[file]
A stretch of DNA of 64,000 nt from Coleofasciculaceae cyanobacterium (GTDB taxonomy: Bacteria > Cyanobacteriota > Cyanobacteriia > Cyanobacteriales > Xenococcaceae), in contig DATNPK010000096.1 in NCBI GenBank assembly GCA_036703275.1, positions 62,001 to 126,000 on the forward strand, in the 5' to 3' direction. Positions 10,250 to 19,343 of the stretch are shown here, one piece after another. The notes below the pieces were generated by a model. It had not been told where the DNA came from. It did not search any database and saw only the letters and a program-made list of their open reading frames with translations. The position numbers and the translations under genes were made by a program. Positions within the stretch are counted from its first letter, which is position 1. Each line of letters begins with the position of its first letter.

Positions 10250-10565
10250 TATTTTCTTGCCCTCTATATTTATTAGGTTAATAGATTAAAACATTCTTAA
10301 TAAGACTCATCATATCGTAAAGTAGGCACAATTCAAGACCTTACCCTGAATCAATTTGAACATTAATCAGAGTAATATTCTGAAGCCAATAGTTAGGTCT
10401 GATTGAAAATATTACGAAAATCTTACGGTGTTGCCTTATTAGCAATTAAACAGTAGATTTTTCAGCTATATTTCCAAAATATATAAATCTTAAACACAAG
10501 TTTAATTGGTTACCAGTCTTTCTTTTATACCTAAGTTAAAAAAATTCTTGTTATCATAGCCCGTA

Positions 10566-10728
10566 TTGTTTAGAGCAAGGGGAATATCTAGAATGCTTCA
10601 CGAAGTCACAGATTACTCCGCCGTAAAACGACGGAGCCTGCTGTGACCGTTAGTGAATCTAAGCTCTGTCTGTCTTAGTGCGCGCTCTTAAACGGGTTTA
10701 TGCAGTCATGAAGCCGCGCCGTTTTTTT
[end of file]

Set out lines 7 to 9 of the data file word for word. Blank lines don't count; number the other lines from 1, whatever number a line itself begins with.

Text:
Positions 10566-10728
10566 TTGTTTAGAGCAAGGGGAATATCTAGAATGCTTCA
10601 CGAAGTCACAGATTACTCCGCCGTAAAACGACGGAGCCTGCTGTGACCGTTAGTGAATCTAAGCTCTGTCTGTCTTAGTGCGCGCTCTTAAACGGGTTTA